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Web sales wizardry
Internet business allows 24-year-old Justin D'Angelo to maximize personal time -- and profits.
October 20, 2005: 4:42 PM EDT
By Rob Kelley, CNN/Money staff writer
Justin D'Angelo of
Justin D'Angelo of

NEW YORK (CNN/Money) - Justin D'Angelo didn't want to go straight to a 9-to-5 lifestyle after college, so he needed to launch his own business. But he didn't have any idea what that business would look like.

Getting a modest start in his freshman year selling various products on eBay, he found that one offering in particular was really taking off: Soft polyurethane-based chairs that look like the bean bag chairs of yore.

"In the beginning, I would sell information CDs, diet pills -- a lot of different things. It progressed into selling the Poof Chairs," says D'Angelo. "The site really blew up once I started using pay-per-click advertising and learning more about getting high-ranked results in search engines."

Now that D'Angelo is firmly established as the proprietor of in Raleigh, North Carolina, he says he's bringing in $150,000 in annual profits with few costs and a minimum of office work. Meanwhile his business continues to see steady growth.

D'Angelo began at North Carolina State University with an engineering focus, but soon switched to business management with a concentration in marketing, graduating in December 2003.

"I found that I really liked the marketing end of business," he said. "I was teaching myself everything I needed to get the site more exposure."

D'Angelo got an early start with computers, thanks in part to his father.

"I'm a huge computer geek, but you wouldn't know it from meeting me," he said. "My dad taught me Excel, but I learned most things -- like Web design -- on my own."

He got involved in a range of online activities -- eBay, PayPal and online stock trading -- when they were in their infancy.

But his goal was to make $100,000 a year. "Without working 9 to 5, I knew I had to do something to get ahead as quickly as possible," he said.

Thanks to his diligent marketing and unique niche, D'Angelo is having his way.

" has doubled in sales and profit every year since 2002. It's grown to be a $150,000 business this year, and I expect it to be bigger next year," he said. "It's a product that spreads by word of mouth -- people see them in homes and want to know more."

And none of this is coming at the expense of his personal life.

"Thanks to drop shipping, I basically don't have to touch the product," he said. Customers place the order on his Web site, and he then orders the product from a manufacturer in Michigan and has it shipped directly to his customer. "People don't believe me when I tell them, but I spend about an hour a day working -- mostly responding to e-mail."

D'Angelo has always exercised an accountant's caution with his finances. For a long time, he tracked every purchase he made on a Microsoft Excel spreadsheet, reducing budget categories where necessary.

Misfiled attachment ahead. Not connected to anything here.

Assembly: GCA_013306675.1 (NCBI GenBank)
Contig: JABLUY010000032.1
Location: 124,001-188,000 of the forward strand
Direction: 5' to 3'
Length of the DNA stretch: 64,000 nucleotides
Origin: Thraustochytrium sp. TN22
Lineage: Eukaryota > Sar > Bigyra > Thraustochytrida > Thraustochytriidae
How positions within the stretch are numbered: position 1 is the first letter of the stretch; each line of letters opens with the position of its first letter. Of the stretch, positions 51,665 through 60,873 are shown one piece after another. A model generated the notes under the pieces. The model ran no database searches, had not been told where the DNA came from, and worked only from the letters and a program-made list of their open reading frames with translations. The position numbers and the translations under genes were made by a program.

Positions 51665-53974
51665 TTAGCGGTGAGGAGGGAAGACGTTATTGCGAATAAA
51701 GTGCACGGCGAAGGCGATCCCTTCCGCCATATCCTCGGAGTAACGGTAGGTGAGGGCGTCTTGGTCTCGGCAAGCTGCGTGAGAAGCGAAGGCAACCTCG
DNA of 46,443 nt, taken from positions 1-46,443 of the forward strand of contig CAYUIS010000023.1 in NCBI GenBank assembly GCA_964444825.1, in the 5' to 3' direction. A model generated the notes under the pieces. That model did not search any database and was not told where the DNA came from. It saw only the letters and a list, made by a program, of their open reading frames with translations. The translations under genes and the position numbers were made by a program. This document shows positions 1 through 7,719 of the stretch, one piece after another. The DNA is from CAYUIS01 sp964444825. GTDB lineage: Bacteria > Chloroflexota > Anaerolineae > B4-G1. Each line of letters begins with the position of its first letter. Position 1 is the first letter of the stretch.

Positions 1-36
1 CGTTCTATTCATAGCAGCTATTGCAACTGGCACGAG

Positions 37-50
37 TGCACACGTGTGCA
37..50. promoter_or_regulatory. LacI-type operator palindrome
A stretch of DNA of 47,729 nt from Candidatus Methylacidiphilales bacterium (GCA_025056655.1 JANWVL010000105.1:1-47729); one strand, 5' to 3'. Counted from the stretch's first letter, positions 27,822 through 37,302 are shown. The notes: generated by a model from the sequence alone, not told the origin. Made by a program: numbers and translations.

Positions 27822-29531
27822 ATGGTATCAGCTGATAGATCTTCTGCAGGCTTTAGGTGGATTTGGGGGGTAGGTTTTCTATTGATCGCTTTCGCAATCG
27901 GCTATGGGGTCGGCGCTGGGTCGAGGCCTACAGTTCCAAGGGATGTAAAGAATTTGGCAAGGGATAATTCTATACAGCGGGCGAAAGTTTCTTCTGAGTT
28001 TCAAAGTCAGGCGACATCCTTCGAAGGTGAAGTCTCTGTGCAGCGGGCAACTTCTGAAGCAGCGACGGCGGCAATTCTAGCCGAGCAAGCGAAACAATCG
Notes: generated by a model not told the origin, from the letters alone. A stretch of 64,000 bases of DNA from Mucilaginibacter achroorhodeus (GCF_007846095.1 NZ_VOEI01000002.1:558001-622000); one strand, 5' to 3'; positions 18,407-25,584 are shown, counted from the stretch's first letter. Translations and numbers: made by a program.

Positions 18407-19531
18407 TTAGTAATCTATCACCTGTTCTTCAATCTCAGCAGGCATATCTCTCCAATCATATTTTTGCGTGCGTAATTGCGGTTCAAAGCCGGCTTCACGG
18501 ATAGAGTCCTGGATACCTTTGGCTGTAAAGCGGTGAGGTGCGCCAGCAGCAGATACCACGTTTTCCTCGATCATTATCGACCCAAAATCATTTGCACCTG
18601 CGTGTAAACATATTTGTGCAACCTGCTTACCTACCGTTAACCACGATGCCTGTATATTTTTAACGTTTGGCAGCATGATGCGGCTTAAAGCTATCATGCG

"I wouldn't go out to eat dinner with my friends," he said. "I used to be extremely frugal."

Now that his income from is a comfortable $150,000 annually, he is a little less rigorous in documenting individual purchases, but his budget is still tightly organized.

He has a car loan and a mortgage on a condominium which take up 40 percent of his $4000 monthly budget.

He spends $800 on groceries, $500 on entertainment, $180 on insurance and $120 for energy bills.

He keeps some money in an interest-bearing PayPal account, and invests $5000 a month in the stock market. He is not shy about investing on margin, amplifying his market returns.

"I like to put most of my money in a somewhat safe account, but I also invest in companies whose products I use, like eBay, Google, XM Satellite Radio and Yahoo," he said. "My goal is to get my monthly savings to $10,000."

With his current assets and a plan to put away $5000 each month, assuming his investments grow at an annual stock market average of 9 percent, he will be a millionaire by age 34.

Living in an apartment near the North Carolina State campus, D'Angelo lamented that he was throwing so much income at rent when he could be building home equity.

He purchased a 3-story, 3-bedroom condominium not far from his old apartment, knowing that if he eventually moves elsewhere, it will be a potential rental property for college students.

He pays $960 a month for his mortgage, and currently has equity of $11,500 in the condo.

D'Angelo has no shortage of plans for the future.

"I am starting a second Web site -- -- that I want to build into the same size as Poof Chairs," he said. "I am hoping to have two six-figure businesses going. And I'm always looking for new business ventures."

With self-taught entrepreneurial skills and a cohesive vision for his finances, D'Angelo is a model of meeting personal financial goals.


For September's Millionaire in the Making profile, click here.

For a look at a reader who's made savings job #1, click here.  Top of page

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